If you or your customers are using a social network for pure business purposes, chances are good that social network is LinkedIn, which boasts more than 150 million business users.
Whether you operate a multilocation business with a well-known name in your industry or work as a lone professional, a LinkedIn company page is an excellent way to show a community of professionals what you can do, and it's an opportunity for free advertising that you shouldn't pass up.
Businesses love Apple’s iPad. They use the tablets in myriad ways, from airline pilot flight manuals to hospital charts to point-of-sale terminals. The updated specs of the iPad, announced today, should make the tablet even better at something it already does well: enabling remote desktop access.
Though tablets can do many of the tasks that PCs have been used for, not everything is tablet ready. One of the biggest limitations is running common business software, most of which is written to run on Windows-based x86/x64 machines. Microsoft has announced that its new Windows 8 will not allow software written for previous versions of Windows to run on ARM-based tablets; they will need to be re-written as a Metro-style app. Similarly, though iOS and OS X share code, programs written for the Mac cannot run on an iPad.
YouSendIt got its start as a service for people who had to send large files to one another. It's evolved to become a leading business solution for file transfers, online storage, and other content-collaboration services. Its latest entry, Workstream, launched this week as a document-management and file-sharing tool, custom-tailored to the needs of businesses.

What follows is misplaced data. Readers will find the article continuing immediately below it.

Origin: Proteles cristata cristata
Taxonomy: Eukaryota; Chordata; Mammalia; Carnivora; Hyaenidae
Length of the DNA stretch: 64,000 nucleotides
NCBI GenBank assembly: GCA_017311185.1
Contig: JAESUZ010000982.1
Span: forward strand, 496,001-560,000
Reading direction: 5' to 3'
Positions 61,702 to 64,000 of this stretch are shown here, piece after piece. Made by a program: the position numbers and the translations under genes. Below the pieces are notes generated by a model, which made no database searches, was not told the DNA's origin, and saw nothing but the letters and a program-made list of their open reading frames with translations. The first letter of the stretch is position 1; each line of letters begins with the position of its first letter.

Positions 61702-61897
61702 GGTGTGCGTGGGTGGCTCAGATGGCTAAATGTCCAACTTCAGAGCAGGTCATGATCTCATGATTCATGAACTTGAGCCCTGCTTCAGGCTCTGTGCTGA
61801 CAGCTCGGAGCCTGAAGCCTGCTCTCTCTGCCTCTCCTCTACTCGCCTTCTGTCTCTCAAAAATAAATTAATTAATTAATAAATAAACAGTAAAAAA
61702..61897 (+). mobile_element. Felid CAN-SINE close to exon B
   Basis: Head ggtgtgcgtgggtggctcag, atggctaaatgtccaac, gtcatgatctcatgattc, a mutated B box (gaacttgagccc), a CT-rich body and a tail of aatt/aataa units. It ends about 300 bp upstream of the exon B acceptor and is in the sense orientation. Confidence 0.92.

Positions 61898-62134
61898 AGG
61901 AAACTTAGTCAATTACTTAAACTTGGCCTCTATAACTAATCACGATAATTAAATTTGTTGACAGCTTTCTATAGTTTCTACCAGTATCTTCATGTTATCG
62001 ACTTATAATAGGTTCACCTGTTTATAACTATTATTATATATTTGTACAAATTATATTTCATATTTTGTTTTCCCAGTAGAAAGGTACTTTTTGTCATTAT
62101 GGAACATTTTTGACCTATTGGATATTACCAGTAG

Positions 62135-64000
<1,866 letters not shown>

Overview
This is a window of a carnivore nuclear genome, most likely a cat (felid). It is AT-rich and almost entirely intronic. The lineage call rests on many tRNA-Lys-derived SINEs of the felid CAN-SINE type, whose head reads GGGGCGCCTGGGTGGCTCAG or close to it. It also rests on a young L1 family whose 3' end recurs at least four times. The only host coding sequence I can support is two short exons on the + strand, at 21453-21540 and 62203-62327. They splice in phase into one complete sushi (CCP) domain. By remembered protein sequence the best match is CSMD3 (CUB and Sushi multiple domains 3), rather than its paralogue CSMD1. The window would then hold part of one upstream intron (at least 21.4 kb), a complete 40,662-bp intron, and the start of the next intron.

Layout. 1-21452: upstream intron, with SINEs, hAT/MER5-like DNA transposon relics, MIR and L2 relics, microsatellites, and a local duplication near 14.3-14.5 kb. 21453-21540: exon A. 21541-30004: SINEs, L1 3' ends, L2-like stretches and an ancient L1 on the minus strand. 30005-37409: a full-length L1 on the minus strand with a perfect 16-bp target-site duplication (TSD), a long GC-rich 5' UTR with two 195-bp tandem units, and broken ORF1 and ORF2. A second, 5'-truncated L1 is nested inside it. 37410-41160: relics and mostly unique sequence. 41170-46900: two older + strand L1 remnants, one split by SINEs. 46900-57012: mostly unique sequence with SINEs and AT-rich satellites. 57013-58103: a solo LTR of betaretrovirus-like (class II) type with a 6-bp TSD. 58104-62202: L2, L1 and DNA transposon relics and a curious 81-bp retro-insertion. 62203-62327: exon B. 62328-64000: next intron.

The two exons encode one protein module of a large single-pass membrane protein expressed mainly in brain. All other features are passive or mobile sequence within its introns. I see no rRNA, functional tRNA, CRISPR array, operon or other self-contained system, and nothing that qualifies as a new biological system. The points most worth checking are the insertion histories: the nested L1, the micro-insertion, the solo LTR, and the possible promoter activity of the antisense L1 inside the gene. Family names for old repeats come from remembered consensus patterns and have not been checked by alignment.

Workstream works on Windows and OS X desktops, Android phones and tablets, iPhones, and iPads.
It integrates deeply with Microsoft products, including SharePoint, Active Directory, and Outlook. The SharePoint integration is particularly interesting, since it allows users to share content across departments without extranet portals--mini-websites that let people share information--and externally without needing to add users to SharePoint. Since IT personnel typically need to create extranet portals for departments requesting them, this feature alone could be a huge money-saver.
It's not only businesses that need to worry about laptop security.
Even NASA laptops are vulnerable to theft and poor security practices: 48 NASA laptops or mobile devices were stolen from America’s space agency between April 2009 and April 2011, including one--unencrypted--laptop containing control codes for the International Space Station (ISS).
Although ISS does not appear to be in jeopardy, according to a NASA public affairs officer who spoke to the Security News Daily, the NASA security breaches underscore how serious and difficult a problem laptop and mobile device theft is--whether you’re a government agency or a small business or an individual.
Most interface changes to new editions of Windows have been minor--an icon moved here, a toolbar added there. Windows 8 will be different, using a completely new Metro interface as the primary environment, and removing important elements like the Start menu from the older but still accessible “desktop” interface. Even IT pros may need to do some web searching to figure out some features. What questions will your workers have, and will you have the answers?
Windows 8, especially the Metro interface, was designed for touchscreens. Using a pointing device like a mouse or a touchpad is generally less intuitive and more difficult than using touch-based gestures. There are usually multiple ways to accomplish a task in Windows, so the ones mentioned below may not be the only alternatives. Also, this is a preview of Windows 8, features and the way they are accessed may change in the final release.
With all that in mind, here are answers to some of the basic questions workers will be asking their first day using Windows 8.
It's been predicted for many months now that Google's Chrome browser would soon overtake Firefox in terms of market share, but that still hasn't happened--at least not according to Net Applications.
In fact, the researcher recently published data suggesting that Chrome is actually on a gradual decline while Firefox is on a slow rise.
Whereas in January Chrome accounted for 18.94 percent, that figure fell slightly to 18.90 percent in February, the latest data shows. As for Firefox, it inched forward from 20.88 percent to 20.92 percent over the same time period.